The resulting "gamma" will be determined by the results of the experiment. And I was proposing method of adjustment, not method of constant stimuli (the latter is certainly feasible, and might produce more accurate results, but would take quite a long time).

Quote:
Originally Posted by randal_r View Post
Please do not get me wrong, it sound like a very interesting idea and I am very interested in results that you may come up with; keep us informed.
I certainly will!
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post #6 of 6 Old 07-17-2014, 10:29 PM - Thread Starter
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Ok, so I just wanted to get a sense of how responsive my system is to changes in the LUT, so I did an experiment with Matlab and Psychtoolbox (similar to what I imagine dispcal -R does)

Starting with a linearized gamma table, I displayed a full screen image of a light grey patch.

The gamma table was 256 rows, each specified with a precision of 0.0001, scaled between 0 and 1.

I then incremented the values in the table by increments of 0.0001, while measuring this grey patch with the i1 display 3 (running off a nearby laptop).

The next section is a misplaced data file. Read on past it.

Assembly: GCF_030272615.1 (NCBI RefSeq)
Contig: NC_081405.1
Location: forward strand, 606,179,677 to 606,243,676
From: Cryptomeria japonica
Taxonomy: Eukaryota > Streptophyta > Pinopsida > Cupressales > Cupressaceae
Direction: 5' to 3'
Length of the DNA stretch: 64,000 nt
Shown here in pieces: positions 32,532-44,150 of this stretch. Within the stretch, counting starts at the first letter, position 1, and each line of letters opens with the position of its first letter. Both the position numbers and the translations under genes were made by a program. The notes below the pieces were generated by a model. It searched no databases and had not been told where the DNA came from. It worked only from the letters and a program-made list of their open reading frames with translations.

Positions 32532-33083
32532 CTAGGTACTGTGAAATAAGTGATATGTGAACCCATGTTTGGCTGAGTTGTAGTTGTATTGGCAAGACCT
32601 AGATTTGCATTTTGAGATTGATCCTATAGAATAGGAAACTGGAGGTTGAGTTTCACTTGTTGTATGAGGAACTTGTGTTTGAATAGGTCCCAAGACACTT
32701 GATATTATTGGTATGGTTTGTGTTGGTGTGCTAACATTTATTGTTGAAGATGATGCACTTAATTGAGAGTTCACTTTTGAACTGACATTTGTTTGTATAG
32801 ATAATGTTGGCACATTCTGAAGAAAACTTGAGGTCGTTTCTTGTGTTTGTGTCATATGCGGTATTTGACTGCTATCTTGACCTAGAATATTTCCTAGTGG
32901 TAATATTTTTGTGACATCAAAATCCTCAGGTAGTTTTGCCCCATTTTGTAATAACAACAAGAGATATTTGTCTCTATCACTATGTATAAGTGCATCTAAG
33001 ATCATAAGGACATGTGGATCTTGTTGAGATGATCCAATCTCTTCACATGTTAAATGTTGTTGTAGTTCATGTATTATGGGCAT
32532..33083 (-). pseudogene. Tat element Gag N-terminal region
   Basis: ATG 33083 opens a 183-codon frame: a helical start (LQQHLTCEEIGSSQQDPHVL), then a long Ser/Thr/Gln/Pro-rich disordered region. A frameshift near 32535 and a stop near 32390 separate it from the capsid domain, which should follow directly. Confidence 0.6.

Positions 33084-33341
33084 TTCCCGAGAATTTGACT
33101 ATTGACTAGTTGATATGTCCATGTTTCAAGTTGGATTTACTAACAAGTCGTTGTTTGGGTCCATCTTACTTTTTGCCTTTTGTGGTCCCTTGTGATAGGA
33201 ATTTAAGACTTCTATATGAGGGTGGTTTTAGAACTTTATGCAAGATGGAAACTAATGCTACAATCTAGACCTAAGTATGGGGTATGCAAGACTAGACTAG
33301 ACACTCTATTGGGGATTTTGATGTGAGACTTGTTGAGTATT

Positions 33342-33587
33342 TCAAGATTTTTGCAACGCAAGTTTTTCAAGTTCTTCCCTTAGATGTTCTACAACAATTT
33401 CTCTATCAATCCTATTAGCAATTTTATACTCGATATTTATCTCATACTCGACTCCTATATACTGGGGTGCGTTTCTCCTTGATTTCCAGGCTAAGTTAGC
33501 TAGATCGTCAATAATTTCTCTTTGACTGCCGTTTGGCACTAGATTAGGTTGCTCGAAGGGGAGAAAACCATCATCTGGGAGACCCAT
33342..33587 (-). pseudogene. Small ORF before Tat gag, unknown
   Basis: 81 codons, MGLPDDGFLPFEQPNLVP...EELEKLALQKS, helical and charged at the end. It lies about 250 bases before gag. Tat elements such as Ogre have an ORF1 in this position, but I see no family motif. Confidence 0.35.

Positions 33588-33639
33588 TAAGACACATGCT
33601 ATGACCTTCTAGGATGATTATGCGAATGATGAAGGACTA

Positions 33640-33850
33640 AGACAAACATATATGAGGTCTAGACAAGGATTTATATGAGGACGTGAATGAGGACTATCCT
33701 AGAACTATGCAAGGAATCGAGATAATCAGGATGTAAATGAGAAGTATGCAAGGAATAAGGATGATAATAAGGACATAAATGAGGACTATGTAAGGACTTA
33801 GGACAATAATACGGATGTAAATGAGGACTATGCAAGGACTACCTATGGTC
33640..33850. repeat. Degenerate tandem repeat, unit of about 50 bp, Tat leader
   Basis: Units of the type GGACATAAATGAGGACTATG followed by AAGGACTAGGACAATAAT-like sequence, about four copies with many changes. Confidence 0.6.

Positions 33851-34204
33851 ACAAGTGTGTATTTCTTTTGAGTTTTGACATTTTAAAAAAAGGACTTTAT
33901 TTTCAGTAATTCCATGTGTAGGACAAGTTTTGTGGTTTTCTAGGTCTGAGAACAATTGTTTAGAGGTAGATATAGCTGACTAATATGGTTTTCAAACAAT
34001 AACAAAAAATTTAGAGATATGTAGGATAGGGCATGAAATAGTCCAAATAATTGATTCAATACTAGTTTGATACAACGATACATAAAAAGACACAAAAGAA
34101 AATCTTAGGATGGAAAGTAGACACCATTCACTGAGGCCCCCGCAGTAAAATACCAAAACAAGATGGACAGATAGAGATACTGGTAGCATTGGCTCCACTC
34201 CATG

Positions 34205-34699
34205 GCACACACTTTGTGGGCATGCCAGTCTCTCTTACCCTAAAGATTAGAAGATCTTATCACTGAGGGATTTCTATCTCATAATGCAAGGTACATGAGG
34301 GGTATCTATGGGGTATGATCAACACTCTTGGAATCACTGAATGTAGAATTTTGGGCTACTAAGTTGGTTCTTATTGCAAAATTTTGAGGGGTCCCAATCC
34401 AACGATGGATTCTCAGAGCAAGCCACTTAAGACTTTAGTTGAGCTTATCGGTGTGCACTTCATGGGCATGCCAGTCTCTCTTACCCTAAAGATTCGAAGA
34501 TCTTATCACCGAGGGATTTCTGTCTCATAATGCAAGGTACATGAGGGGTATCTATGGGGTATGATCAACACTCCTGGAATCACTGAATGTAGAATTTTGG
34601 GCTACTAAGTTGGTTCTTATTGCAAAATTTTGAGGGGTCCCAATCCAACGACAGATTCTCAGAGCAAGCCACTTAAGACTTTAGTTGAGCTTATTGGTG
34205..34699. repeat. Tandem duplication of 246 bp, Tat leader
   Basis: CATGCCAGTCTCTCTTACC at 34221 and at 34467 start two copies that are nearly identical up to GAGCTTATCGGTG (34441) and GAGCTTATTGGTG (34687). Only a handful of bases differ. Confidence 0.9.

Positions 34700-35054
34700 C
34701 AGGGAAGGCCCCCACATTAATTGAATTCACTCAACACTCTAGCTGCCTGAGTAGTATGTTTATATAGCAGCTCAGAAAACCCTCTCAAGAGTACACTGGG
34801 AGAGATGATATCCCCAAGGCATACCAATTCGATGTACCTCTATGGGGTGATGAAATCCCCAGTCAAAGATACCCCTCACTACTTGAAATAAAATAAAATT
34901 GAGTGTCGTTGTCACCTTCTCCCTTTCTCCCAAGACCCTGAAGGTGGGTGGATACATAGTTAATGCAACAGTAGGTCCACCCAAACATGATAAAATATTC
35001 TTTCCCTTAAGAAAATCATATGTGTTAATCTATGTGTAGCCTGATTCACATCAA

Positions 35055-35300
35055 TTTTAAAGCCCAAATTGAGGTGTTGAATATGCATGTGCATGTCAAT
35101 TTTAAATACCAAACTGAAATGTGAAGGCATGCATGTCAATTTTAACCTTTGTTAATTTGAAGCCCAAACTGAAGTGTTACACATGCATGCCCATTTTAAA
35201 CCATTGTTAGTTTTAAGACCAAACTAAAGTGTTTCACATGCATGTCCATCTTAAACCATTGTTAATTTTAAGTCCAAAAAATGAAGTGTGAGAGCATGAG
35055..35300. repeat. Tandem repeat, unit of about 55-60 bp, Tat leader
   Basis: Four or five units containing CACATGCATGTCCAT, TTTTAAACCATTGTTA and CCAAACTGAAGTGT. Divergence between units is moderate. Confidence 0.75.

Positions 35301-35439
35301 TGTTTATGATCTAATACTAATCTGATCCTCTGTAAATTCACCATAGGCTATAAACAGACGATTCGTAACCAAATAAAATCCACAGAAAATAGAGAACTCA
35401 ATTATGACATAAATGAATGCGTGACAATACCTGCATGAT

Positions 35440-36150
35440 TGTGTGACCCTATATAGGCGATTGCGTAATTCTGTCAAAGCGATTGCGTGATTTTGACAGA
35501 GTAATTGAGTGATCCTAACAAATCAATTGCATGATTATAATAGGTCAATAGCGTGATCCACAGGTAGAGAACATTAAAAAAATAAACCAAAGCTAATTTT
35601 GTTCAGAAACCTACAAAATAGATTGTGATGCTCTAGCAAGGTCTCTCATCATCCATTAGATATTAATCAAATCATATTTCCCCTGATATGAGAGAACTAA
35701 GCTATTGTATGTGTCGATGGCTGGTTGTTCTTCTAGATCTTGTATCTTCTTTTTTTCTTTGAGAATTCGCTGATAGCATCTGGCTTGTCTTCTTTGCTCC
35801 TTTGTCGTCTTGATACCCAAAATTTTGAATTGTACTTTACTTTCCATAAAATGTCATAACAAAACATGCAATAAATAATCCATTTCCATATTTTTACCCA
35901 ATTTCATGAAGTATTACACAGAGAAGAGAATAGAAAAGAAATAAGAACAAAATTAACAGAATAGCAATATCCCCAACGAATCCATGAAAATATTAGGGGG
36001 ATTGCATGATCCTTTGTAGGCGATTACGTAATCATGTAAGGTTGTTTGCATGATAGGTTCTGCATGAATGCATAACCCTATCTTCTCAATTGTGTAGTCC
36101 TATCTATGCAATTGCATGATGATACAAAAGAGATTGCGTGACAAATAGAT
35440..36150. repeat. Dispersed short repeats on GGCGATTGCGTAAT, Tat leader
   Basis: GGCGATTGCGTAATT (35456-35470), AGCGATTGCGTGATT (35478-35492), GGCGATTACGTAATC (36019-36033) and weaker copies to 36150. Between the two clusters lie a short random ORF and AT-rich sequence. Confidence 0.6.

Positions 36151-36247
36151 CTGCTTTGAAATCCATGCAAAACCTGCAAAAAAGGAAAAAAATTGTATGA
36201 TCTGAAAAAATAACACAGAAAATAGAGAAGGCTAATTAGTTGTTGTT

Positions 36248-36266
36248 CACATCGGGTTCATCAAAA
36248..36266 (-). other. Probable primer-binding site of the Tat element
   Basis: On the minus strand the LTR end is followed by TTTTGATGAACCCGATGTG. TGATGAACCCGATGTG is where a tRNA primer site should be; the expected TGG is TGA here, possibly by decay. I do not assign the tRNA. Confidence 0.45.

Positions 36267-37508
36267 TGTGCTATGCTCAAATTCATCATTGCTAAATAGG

I was able to get consistent changes in luminance with LUT value increments of 0.0005. For example, if I raised the LUT by 0.0001, the luminance reading didn't budge (or rather, it didn't budge from its fluctuation of about plus/minus 0.01 nits). But as soon as I raised the LUT by another four bumps of 0.0001, the reading suddenly jumped up.

For example, at gray level 100 (out of 255), the reading was 4.50-4.52 nits.

The 100th LUT value before any adjustments = 0.3882.

I changed the value to 0.3883, no change in luminance whatsoever, however, when the value changed to 0.3887, the luminance suddenly went up to 4.54-4.56 nits.

If I'm interpreting this correctly, that means that changing the LUT by five ten thousandths had an impact on the voltage being sent through the DVI-VGA cable. This is a precision of one part in two thousand, which is roughly 11 bits.

Next, I just have to figure out a good psychophysical approach to estimating JNDs (I'll look through the literature), but it's good to know I have at least 10 bits of LUT precision to work with.

Last edited by spacediver; 07-17-2014 at 10:44 PM.